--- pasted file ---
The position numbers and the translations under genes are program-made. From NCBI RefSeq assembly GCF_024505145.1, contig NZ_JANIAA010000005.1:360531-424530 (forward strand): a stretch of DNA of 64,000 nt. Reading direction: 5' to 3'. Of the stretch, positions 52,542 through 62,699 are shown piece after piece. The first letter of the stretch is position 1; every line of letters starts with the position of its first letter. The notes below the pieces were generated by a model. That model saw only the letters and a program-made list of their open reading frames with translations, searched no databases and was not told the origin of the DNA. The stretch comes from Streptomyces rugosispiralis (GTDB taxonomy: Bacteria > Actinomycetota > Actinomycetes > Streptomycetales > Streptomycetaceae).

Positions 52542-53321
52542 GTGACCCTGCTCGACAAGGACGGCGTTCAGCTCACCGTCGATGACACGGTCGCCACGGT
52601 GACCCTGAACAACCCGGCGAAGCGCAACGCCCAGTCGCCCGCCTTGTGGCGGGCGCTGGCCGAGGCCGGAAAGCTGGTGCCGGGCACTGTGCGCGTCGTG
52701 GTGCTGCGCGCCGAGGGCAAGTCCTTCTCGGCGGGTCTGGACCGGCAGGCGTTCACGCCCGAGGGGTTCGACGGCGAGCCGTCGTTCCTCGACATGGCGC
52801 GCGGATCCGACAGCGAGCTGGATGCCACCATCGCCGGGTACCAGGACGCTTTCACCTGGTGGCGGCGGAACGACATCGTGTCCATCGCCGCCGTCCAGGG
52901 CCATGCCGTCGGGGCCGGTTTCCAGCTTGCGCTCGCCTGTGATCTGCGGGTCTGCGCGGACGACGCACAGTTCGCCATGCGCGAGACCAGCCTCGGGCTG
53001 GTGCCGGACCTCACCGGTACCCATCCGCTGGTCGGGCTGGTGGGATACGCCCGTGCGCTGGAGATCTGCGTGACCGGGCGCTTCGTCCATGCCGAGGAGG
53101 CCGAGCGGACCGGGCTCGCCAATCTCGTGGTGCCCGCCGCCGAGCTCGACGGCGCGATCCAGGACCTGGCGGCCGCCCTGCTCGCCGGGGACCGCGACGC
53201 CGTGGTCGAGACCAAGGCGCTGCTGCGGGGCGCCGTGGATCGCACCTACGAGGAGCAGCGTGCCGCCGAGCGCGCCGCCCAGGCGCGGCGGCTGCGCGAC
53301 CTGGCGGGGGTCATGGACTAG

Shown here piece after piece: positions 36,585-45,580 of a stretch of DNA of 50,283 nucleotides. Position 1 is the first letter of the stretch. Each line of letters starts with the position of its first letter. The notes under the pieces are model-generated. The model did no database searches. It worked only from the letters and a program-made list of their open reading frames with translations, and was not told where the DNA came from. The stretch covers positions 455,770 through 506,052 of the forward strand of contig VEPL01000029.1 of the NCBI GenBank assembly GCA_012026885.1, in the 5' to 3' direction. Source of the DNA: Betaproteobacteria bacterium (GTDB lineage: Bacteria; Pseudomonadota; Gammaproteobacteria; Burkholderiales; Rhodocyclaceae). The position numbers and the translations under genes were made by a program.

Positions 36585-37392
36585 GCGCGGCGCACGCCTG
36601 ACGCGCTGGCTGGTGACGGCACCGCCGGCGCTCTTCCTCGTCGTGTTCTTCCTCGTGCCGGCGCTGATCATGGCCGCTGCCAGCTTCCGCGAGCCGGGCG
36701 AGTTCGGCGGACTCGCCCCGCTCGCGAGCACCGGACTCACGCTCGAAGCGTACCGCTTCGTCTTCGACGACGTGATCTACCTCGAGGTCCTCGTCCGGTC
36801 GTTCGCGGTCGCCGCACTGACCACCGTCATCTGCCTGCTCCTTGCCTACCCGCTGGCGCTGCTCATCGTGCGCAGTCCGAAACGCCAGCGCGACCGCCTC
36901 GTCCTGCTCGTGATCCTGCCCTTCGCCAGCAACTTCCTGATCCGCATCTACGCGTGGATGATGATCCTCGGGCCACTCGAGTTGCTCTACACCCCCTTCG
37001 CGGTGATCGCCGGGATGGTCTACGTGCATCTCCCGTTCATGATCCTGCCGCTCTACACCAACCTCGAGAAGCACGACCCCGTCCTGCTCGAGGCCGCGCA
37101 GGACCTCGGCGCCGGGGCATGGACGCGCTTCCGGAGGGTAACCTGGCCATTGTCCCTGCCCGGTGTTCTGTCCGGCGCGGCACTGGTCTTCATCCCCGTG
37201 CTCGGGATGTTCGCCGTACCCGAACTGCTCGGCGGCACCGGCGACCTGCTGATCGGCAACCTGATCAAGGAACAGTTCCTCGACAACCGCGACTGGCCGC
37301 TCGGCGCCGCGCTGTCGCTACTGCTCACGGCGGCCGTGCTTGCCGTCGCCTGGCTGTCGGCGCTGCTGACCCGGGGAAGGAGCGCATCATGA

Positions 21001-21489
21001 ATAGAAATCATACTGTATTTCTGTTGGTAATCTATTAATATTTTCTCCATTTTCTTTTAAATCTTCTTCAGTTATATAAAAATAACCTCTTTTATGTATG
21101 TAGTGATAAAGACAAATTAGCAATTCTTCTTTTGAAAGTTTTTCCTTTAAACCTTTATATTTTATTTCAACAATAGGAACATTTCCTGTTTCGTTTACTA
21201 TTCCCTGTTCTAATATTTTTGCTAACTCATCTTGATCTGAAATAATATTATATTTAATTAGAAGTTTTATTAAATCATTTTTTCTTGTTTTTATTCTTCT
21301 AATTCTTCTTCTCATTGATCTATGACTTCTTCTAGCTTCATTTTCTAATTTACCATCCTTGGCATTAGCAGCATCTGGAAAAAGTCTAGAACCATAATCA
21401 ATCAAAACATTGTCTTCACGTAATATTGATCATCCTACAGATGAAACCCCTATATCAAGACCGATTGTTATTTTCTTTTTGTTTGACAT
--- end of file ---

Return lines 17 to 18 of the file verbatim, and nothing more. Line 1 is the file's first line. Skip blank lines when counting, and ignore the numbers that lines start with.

36801 GTTCGCGGTCGCCGCACTGACCACCGTCATCTGCCTGCTCCTTGCCTACCCGCTGGCGCTGCTCATCGTGCGCAGTCCGAAACGCCAGCGCGACCGCCTC
36901 GTCCTGCTCGTGATCCTGCCCTTCGCCAGCAACTTCCTGATCCGCATCTACGCGTGGATGATGATCCTCGGGCCACTCGAGTTGCTCTACACCCCCTTCG